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Mexico’s te Kloese: Jonathan Gonzalez will not be the last

Jonathan Gonzalez is just the latest high-profile player to choose between the U.S. Men’s National Team and Mexico, and an El Tri executive insists that the midfielder’s situation is one that will repeat itself in the future.

Mexican federation (FMF) director of national teams Dennis te Kloese says he doesn’t expect Gonzalez to be the last Mexican-American to opt to represent El Tri on the international level. Te Kloese was reportedly “instrumental” in convincing Gonzalez to opt to represent El Tri after featuring for the U.S. as a youth player.

“Due to the fact there is so much talent of Mexican descent in the United States that can represent both Mexico and the United States, the case of Jonathan will not be the last,” Te Kloese said in an interview with ESPN FC on Wednesday. “It’s not only on the men’s side, it’s also the women’s side.

“It’s just a different situation. There’s probably not a country in the world where so many people from one nationality live in a neighboring country.”

One recent example of matters turning in the opposite direction is the case of Jesse Gonzalez, who chose the U.S. over Mexico last summer after featuring for El Tri in his youth.

Te Kloese says that the FMF has a scouting network set up within the U.S. in an effort to “continue to be on top of things” when it comes to identifying and eventually recruiting Mexican-Americans.

“I understand that there are sometimes disputes for players, but it is both ways,” said Te Kloese. “It’s not like a win-win situation always. Our policy has been to leave it up to the players and their families to choose.

“In the end, it’s their decision and they need to be 100 percent convinced of the opportunity to play for us. Obviously the standard is high to be part of our program.”


  1. I read an interesting article the other day, which I was unable to find a way to share. It was basically an interview with Hugo Perez, former US international and US youth coach. Perez said he was the first one to discover Gonzalez and he got him onto the U14 team (didn’t know we had one) and got him recognized. He also said he was involved in identifying Pulisic early. Anyway, Perez said that in the past and continuing even now, US youth soccer favors size and athletic skill over technical ability. He believes that US Soccer didn’t think all that highly of Gonzalez because he was small and not as athletic as many of our other youth players. As Perez points out, that favors players who develop physically early and when other players develop later, they are kind of behind the 8 ball. This has one result of discriminating against many Mexican-American players who are often smaller. This also means that the US overlooks or under appreciates players who are more creative on the ball and this inhibits our attack in our national teams, both youth and adult.Just from viewing outside the system, this criticism seems to have merit and one of the problems with our whole youth system is the pay to play approach which tends to favor middle and upper class youth, who tend to be more white and less minority. Also, Messi was very small and I have read that Barcelona actually put him on a regimen of HGH (human growth hormone) when he was about 10 in order to increase his size and strength. If he had been American, would he have been discovered?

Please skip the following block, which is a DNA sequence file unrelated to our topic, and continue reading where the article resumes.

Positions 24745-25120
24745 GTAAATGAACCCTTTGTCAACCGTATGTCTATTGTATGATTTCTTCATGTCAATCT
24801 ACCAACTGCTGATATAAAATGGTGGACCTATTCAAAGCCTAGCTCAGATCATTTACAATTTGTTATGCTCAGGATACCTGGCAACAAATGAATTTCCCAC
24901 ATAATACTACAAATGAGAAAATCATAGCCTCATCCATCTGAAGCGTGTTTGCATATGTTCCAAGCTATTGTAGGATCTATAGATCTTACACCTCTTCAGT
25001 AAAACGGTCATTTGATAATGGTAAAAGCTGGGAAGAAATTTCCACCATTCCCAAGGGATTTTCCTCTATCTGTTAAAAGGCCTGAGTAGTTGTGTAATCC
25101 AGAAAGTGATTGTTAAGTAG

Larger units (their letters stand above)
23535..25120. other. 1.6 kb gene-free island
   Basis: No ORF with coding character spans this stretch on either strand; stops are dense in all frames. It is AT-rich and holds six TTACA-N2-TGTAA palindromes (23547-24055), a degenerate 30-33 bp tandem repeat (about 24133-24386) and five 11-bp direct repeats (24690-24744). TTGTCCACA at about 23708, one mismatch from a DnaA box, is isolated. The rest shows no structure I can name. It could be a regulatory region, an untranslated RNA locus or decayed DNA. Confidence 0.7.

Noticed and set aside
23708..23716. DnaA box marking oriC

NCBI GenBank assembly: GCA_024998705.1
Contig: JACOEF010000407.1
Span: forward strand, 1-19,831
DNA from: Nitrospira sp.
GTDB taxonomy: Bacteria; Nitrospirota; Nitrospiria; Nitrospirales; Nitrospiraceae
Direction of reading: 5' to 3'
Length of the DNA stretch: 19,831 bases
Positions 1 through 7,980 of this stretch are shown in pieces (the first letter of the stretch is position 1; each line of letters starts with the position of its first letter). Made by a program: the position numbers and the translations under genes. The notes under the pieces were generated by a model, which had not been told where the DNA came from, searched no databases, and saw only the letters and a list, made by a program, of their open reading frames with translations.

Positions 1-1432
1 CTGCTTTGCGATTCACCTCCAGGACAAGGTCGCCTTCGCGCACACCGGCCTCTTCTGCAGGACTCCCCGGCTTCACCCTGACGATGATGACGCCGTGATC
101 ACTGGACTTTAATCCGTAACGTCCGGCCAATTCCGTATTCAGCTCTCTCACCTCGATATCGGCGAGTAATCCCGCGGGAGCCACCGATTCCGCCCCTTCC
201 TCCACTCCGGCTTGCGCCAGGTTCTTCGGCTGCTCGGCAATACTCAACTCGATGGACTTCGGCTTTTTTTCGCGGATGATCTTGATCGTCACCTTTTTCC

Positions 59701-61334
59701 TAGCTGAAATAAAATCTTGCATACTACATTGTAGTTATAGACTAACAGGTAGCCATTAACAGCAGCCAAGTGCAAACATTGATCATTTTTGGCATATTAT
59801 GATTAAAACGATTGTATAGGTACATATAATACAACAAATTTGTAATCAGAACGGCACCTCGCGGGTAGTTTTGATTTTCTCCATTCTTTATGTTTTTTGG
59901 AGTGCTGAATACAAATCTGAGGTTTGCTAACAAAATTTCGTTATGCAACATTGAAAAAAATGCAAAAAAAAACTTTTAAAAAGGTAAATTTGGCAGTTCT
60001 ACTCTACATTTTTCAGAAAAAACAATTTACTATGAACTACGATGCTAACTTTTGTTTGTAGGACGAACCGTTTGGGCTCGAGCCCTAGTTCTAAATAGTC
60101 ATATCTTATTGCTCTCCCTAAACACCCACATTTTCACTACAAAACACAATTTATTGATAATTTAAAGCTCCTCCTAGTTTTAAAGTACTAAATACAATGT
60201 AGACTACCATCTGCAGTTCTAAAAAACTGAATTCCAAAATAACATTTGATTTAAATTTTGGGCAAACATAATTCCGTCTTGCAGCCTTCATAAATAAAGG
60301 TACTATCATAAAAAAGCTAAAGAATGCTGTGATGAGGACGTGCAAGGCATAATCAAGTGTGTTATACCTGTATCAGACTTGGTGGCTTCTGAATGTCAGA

• Perhaps but I feel like we’ve also seen many smaller Mexican-American attacking players be given an opportunity at the youth levels and not work out as professionals. From Luis Gil, Benji Joya, Jose Villareal, to name a couple.

    • The MNT head coaches understand these things – the Arenas, Klinsmanns, Ramos, any new generation MLS coach – but have to play the hand they’re dealt. It is the youth coaches, parents, etc who still don’t get it at a national level and continue – it has been this way for 30 years – to favor athleticism and results to development and talent. Though identifying talent is actually rather simple, or perhaps impossible to miss, we are probably still incapable of cultivating – with the right coaching that is – a Lionel Messi (too small), Xavi (too slow), or even a Zidane who developed quite late in comparison and whose game was 95 percent brain.

      I started playing my youth soccer over 30 years ago. The style – move the ball quickly, never lose it, sprint only when you have to – was marginalized in favor of the collective american tactic-less philosophy of get it to the wings, everyone run vertically, and whip in as many crosses as possible, then chase back and repeat. This is so dated but oddly still prevailing among youth teams, because it creates the appearance, to an uneducated audience, that one is trying to score.